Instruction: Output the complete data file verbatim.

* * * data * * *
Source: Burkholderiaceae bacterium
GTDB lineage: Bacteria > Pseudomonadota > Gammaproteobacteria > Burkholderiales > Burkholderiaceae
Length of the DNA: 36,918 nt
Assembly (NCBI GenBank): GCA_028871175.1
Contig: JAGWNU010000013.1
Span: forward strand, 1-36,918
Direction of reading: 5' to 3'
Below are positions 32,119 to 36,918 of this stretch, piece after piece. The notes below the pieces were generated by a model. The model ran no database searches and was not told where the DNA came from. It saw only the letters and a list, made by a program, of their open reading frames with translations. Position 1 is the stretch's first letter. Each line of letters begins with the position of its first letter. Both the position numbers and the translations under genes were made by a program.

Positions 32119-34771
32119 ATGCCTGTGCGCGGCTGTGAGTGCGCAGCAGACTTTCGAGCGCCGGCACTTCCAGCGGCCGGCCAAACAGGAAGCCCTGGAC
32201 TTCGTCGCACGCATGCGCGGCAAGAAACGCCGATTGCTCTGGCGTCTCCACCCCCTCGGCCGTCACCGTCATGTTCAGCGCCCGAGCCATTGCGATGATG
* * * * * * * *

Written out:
Source: Burkholderiaceae bacterium
GTDB lineage: Bacteria > Pseudomonadota > Gammaproteobacteria > Burkholderiales > Burkholderiaceae
Length of the DNA: 36,918 nt
Assembly (NCBI GenBank): GCA_028871175.1
Contig: JAGWNU010000013.1
Span: forward strand, 1-36,918
Direction of reading: 5' to 3'
Below are positions 32,119 to 36,918 of this stretch, piece after piece. The notes below the pieces were generated by a model. The model ran no database searches and was not told where the DNA came from. It saw only the letters and a list, made by a program, of their open reading frames with translations. Position 1 is the stretch's first letter. Each line of letters begins with the position of its first letter. Both the position numbers and the translations under genes were made by a program.

Positions 32119-34771
32119 ATGCCTGTGCGCGGCTGTGAGTGCGCAGCAGACTTTCGAGCGCCGGCACTTCCAGCGGCCGGCCAAACAGGAAGCCCTGGAC
32201 TTCGTCGCACGCATGCGCGGCAAGAAACGCCGATTGCTCTGGCGTCTCCACCCCCTCGGCCGTCACCGTCATGTTCAGCGCCCGAGCCATTGCGATGATG